• block fetch client downloads the selected blocks from the selected peers, it also decides which block bodies should be downloaded from witch selected peer.
    • block fetch server allows its client to sync its nodes' blocks with the server's block from its database.
      • the client requests these by some pulling requests.
  • tx-submission for submitting transactions
    • tx-submission server receives transactions from a downstream peer, validates and forward (by it's tx-submission client of each connected upstream peers) the
    • tx-submission client for submitting transaction using push technology to other upstream peers.

Update: @karknu from IOHK Haskell Networking team pointed out that the data flow was wrong on tx-submission mini-protocol (what I have fixed it now), he said:

The responder will ask the initiator for TxIds, and provided that the responder doesn't already have them in its mempool it will wask for them. That it transactions flows from downstream peers to upstream peers.

See details in the below diagram:


Although, the N2N protocols instantiates both the client (Initiator) and server (Producer) side of the mini-protocols, the diagram highlights the Node A point of view of the related and instantiated mini-protocols.

As it can be seed in the above diagram, that the downstream (incoming) data are resource expensive, as they need to validate each of the blocks, headers, txs they're receiving, while upstrem (outgoing) data are quite cheap, as they just serve the data without any validation (as they've already validated when they were received) requested by some other clients.

The Node-to-Client (N2C) protocol

The N2C protocol uses the following mini-protocols:

  • chain-sync, this is instantiates for using whole blocks instead of headers like in N2N and
  • local-tx-submission, it is used by the local client (e.g. cli etc)to send (it uses push protocol instead pull like all other mini-protocols) a single transaction that node's accepts (server/responder) by confirming it, or rejects by returning the reason back to the local client. It does not instantiate local client's server/responder local-tx-submission mini protocol.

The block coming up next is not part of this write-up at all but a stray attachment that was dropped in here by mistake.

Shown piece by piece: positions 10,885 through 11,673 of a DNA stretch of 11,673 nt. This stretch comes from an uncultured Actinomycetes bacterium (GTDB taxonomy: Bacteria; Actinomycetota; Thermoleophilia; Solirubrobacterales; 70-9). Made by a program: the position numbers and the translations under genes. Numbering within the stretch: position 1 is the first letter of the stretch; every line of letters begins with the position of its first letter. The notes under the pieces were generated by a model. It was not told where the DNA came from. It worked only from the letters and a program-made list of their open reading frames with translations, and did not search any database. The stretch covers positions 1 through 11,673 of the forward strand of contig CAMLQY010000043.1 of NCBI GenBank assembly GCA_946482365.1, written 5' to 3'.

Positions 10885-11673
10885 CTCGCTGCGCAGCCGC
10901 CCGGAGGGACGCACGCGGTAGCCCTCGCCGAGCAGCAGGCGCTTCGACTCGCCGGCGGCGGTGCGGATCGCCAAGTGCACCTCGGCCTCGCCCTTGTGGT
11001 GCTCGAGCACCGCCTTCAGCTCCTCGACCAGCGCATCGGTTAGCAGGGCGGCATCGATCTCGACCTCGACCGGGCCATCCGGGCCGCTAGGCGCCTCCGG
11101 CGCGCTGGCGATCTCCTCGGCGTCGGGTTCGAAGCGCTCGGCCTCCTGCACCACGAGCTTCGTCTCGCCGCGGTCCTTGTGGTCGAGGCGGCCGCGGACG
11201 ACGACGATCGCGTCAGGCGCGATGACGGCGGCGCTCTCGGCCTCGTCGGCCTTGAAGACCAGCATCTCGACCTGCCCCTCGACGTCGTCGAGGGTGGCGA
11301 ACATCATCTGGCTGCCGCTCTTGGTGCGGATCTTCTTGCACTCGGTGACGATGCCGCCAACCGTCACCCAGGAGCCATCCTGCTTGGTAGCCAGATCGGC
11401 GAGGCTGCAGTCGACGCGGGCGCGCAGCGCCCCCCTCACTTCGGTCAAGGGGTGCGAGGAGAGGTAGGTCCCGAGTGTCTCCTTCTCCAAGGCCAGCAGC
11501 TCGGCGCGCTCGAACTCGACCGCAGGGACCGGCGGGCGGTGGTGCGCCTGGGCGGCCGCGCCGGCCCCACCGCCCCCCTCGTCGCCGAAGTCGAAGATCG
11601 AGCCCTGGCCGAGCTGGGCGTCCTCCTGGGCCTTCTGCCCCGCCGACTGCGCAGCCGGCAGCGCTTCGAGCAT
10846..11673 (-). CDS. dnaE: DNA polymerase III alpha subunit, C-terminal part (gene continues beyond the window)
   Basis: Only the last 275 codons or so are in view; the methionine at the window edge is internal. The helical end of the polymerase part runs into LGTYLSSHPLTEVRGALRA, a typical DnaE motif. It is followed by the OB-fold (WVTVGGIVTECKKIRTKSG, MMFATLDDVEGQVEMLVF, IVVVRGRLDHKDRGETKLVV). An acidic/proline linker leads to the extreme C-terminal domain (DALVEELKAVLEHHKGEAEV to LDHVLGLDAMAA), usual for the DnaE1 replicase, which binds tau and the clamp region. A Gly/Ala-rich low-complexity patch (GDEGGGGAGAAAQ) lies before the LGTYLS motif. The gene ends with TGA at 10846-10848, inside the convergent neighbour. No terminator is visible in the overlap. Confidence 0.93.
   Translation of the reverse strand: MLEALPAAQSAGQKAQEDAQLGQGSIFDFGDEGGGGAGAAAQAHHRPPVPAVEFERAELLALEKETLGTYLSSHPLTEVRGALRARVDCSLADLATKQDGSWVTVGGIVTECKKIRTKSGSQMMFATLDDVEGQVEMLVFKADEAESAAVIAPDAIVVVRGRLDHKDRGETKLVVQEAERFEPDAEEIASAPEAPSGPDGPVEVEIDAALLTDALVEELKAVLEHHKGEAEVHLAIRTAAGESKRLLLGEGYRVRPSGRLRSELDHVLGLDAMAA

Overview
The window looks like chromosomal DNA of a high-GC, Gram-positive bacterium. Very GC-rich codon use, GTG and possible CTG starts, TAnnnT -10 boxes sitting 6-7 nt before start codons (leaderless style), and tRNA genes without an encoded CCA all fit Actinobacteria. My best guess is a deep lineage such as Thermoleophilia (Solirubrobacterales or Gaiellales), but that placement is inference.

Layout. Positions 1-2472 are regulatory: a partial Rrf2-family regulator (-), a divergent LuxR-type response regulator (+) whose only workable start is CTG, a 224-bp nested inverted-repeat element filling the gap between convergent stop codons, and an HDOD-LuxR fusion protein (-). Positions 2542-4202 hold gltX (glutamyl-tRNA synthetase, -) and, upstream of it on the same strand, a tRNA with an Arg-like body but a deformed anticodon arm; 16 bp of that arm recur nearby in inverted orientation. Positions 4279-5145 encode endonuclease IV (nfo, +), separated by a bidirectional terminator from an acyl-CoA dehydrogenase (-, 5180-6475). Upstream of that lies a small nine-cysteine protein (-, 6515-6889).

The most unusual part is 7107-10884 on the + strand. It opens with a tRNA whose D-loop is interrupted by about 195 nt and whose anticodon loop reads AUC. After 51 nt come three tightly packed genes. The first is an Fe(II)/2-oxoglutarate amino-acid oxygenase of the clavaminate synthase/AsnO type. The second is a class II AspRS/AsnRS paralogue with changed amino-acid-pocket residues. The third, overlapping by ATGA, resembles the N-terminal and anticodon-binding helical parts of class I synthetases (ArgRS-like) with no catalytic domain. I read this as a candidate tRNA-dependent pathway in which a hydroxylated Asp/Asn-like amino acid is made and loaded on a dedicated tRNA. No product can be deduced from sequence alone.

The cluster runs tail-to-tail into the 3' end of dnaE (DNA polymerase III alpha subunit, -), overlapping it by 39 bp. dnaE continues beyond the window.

The diagram express the Local client's point of view of the relevant domain socket connection.

The Network

As of now (16/Jun/2020), the P2P (Governor, DeltaQ) has not been enabled yet in the Shelley Haskell's implementation (version 1.13.0) and, therefore cardano-nodes are currently use a static topology file (topology.json) file for connecting to other peers.


The node reads the producers (peers) from its topology file, and connects to them. Keep in mind, that the current implementation does not use gossipping for discovering other peers, so it is relying only the producers (IP or DNS names) come from the topology file.

Terefore a node can only have as many outgoing connections as many IPs are resolved (staticaly or dynamically e.g. DNS) from its topology file, and has as many incoming connections as many other nodes have its IP resolved by their topology file.

Keep in mind, that cardano-node implemented similar protocol to the Happy Eyeball for resolving DNS names to multiple IP addresses (if applicable), that may have different performance and connectivity characteristics.

The lifecycle of a connection depends on the termination (by request or error/exceptions) of any mini protocol (Needs clarification). A simple explanation of a connection life cycle contains the following steps:

  • The (local) client or node connects to a peer node (using OS's domain or TCP socket)
  • Negotiate the protocol version (handshake protocol)
  • Runs the required mini-protocols (mux, chain-sync, block-fetch, tx-submisison etc.)
  • Shuts down the required mini-protocols on excpetions (protocol violation) or any shut down request for a mini-porotocol i.e. its state is set to Done, and finally
  • Closes the (OS) connection to the peer node and release any resources.

Best practices